Rep. Chaffetz tells Fed FOIA Head Melanie Pustay that She Lives in “La-La-Land” if She Thinks FOIA is Working Properly, and Much More: FRINFORMSUM 6/4/2015
The House Committee on Government Oversight and Reform held a two-day hearing this week on “Ensuring Transparency through the Freedom of Information Act.” The hearing was chaired by Rep. Jason Chaffetz (R-Utah), who cited in his opening statements a 2011 response from Immigration and Customs Enforcement (ICE) to a National Security Archive request, in which ICE provided our office with 111 pages of previously available public information. Chaffetz called the hearing with the goal of better understanding why the FOIA process is frequently slow and opaque, and told the Department of Justice’s Office of Information Policy (OIP) Director Melanie Pustay that she must be living in “la-la-land” if she thought FOIA was being properly implemented.
The first day of the hearing included witness testimony from members of the press, including Vice News’ Jason Leopold and former CBS anchor Sharyl Attkisson, and representatives of the open government community, including the Archive’s FOIA Project Director Nate Jones and the Campaign for Accountability’s Anne Weismann.
Jones argued that while FOIA is not a broken system, it is also not one that is living up to its potential. He emphasized, however, that passing legislation that would address the root of many contentious fee issues, place limitations on the oft-abused Exemption Five, and strengthen the FOIA ombuds office OGIS, would go far in improving FOIA implementation. Jones also called for an independent, robust FOIA “beat cop” to ensure agency compliance – a job the DOJ is currently not performing. Jones’ full testimony is available here and deserves a read for a thorough understanding of the big picture problems — and solutions — with current FOIA administration.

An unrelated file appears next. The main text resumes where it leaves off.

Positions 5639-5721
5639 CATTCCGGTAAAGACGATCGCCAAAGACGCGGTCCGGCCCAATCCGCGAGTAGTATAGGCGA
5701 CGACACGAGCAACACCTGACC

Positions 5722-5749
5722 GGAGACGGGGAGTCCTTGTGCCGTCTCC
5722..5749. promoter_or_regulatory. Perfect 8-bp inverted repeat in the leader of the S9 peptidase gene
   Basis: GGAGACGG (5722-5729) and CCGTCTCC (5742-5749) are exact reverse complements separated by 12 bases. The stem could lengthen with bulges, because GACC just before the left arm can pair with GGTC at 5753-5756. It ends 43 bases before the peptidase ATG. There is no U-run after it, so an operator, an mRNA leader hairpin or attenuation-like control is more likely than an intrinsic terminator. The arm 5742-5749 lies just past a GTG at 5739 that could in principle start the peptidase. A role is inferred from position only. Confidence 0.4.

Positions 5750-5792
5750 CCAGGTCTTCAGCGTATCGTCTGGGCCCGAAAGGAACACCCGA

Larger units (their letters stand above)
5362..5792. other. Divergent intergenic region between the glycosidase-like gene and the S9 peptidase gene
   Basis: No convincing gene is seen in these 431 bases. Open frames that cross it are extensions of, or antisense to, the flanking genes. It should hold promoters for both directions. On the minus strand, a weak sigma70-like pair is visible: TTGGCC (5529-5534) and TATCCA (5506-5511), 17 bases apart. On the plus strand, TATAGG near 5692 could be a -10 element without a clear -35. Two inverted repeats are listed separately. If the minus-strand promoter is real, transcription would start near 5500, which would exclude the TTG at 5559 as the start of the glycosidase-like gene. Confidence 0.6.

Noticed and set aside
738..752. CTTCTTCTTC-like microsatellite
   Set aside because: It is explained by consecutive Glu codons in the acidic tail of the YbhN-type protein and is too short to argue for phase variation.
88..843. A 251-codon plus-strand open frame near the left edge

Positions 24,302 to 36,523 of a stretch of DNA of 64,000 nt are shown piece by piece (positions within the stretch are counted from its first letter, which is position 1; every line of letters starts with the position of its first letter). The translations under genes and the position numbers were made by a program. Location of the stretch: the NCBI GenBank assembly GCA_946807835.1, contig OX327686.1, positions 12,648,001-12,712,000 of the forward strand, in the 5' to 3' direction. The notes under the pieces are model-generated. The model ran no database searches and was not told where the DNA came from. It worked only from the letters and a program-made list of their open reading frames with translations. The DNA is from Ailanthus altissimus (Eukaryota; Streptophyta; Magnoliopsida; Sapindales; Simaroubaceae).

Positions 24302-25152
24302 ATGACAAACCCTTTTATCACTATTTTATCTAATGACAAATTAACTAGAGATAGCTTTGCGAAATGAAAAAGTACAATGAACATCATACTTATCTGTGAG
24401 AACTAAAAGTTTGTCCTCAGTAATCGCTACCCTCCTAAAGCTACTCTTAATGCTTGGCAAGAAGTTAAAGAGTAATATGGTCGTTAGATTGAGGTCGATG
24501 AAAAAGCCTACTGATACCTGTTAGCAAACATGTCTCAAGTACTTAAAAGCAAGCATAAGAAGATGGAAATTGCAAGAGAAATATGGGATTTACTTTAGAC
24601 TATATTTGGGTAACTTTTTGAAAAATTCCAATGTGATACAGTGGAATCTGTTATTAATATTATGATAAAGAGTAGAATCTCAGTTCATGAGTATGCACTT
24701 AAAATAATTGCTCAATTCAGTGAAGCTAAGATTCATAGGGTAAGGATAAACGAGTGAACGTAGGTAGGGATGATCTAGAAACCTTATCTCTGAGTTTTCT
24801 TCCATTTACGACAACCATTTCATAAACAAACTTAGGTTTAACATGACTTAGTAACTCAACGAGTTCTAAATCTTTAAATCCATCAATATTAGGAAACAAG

It’s worth noting that ranking member Elijah Cummings (D-Md.) said during the second panel that, “we’re going to sit down and try to improve the bill that we have [HR 653] so that we can accomplish something. In other words, to do what the law was intended to do, that is the FOIA law. Give me the elements of what needs to be in that legislation.” Rep. Chaffetz also noted that he wanted to consider –even though the House Oversight Committee approved HR 653 in March and even though FOIA reform essentially received 510 yes votes and 0 no votes at the end of last year’s session– “limiting back the exemptions.” He went on to say, “how would we reconstitute those nine [exemptions], should they be three, should they be two, maybe it’s 18 and they just need to be much more specific. How would you take that section of FOIA and re-do it in such a way” that exemptions were not abused, and solicited comments in writing from the panelists that would allow the Committee “in a bipartisan way try to re-do that.”
Such an ambitious reform may make it less likely that FOIA reform will actually become law this session. It will be even more difficult to re-write the FOIA legislation to “reconstitute the exemptions” in the Senate given the current dynamic in that chamber. Since 2007, FOIA bills have passed out of House and Senate Committees four times without becoming law.